DSLR

The abbreviation DSLR stands for digital single-lens reflex and describes a camera that uses alternating mirrors that are located between the lens and the image plane. This reflects the light that is gathered through the lens and projects it inverted on the dial. With the help of a converging lens and the prism viewfinder, the image appears true sided in the viewfinder. When the shutter button is pressed, the mirror flips up and the image reaches the image sensor. The much larger image sensor (in comparison to sensors in compact cameras) makes taking high quality photos possible despite difficult photographing conditions and reduces image errors like image noise.

DSLR cameras offer a countless number of settings for special effects and a high image quality. Thanks to autofocus and other various automatic functions, they can also be operated without having a lot of knowledge about photography. However, due to their size, weight, and, last but not least, their higher price tag, they’re less suitable for just taking the occasional snapshot.

Although a DSLR camera responds quicker than compact cameras, only a relatively low sequence of images can be taken due to the camera’s trigger mechanics. Specially constructed cameras, like the Canon Pellix, make a faster shutter release possible. Here, a fixed mirror or prism is used instead of an alternating mirror, which is partially transparent and reduces the delay between pressing the shutter release and the exposure. Since the light is divided, a darker image is transmitted to the viewfinder and thus less light is transmitted to the image sensor.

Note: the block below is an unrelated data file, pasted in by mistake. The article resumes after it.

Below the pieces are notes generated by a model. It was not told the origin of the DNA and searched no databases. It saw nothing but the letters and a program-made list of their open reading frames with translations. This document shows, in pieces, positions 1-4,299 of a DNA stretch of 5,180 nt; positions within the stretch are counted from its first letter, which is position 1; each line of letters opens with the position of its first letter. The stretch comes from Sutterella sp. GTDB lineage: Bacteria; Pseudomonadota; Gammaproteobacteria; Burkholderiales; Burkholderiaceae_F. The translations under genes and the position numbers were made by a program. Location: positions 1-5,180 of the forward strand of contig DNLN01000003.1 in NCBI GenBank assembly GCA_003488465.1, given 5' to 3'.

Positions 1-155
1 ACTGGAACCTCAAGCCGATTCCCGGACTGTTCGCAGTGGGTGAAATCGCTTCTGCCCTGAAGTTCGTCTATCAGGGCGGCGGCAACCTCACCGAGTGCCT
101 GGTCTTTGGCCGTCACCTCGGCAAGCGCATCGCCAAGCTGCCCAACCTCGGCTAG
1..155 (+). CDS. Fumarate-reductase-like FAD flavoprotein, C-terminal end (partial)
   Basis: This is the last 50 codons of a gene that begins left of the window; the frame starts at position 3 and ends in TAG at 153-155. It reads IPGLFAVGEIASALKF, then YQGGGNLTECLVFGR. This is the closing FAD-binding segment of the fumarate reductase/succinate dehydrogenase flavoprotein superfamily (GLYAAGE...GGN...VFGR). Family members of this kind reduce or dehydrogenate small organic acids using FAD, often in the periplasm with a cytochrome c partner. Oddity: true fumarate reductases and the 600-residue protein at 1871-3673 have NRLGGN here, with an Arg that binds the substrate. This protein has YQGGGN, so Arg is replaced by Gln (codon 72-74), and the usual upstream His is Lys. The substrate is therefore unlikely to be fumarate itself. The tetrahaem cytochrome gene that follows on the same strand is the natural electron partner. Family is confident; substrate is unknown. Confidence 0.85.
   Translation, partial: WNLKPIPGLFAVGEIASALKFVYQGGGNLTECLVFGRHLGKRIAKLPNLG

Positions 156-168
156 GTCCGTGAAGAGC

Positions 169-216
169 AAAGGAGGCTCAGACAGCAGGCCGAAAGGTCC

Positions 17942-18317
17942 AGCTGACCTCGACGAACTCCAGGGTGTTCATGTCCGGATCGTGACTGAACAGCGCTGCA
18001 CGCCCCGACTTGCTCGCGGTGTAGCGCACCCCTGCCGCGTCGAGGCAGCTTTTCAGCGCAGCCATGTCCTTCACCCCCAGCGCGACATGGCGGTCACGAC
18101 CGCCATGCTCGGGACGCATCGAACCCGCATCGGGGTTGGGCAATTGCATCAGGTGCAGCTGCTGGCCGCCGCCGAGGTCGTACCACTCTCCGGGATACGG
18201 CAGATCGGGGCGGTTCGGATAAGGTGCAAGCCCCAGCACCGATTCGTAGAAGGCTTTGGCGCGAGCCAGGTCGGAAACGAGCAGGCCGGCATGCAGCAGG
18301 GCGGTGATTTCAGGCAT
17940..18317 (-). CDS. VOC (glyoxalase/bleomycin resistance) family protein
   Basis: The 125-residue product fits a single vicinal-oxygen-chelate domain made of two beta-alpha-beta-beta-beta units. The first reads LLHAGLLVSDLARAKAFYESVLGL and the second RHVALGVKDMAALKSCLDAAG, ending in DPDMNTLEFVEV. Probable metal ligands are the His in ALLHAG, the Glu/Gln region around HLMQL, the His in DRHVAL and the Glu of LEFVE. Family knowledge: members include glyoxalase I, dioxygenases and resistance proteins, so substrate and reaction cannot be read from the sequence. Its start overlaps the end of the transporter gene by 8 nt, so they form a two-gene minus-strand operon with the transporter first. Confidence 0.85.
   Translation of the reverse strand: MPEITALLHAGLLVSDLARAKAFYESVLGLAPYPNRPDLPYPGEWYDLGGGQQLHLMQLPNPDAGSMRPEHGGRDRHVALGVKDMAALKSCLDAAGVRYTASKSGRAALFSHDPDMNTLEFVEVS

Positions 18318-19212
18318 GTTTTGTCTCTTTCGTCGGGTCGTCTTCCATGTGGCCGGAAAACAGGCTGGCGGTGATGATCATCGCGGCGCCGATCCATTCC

The analogue single-lens reflex (SLR) camera, which is the now rarely-used predecessor of the DSLR camera, functions very similarly mechanically, but uses film instead of an image sensor. This of course required a very time-consuming development of the pictures, which naturally isn’t necessary when using a DSLR camera. Another significant advantage of using a DSLR camera is the display, which makes it possible to view photos immediately after shooting and sort them when needed. One must keep in mind, however, that the photos are not displayed on the screen in their full quality and resolution. Therefore, photos that don’t have optimal lighting conditions or just don’t look right will often be first noticed on the computer or after development.

In order to avoid poor picture quality caused by faulty settings, many cameras offer over- and underexposure warnings that flash on the screen when detected. You can also use the help of a histogram displayed on the screen to graphically display the surrounding lightening conditions regardless of your camera’s display resolution capabilities.

Whether you choose to use a Nikon, Canon, Olympus, or a Sony camera: when deciding which brand of DSLR camera to purchase, it’s important to keep in mind that most brands utilise their own lenses and accessories. Therefore, you’re pretty much stuck to one brand once you’ve made your decision which manufacturer to go with. You can sometimes use adapter rings for a bayonet mount in order to use lenses from other manufacturers. When doing this, however, some automatic functions are either partially supported or not at all. Not all camera brands also manufacture their own bayonet mounts. Fujifilm, for instance, is licenced to use the F-bayonet mount developed by Nikon on their camera.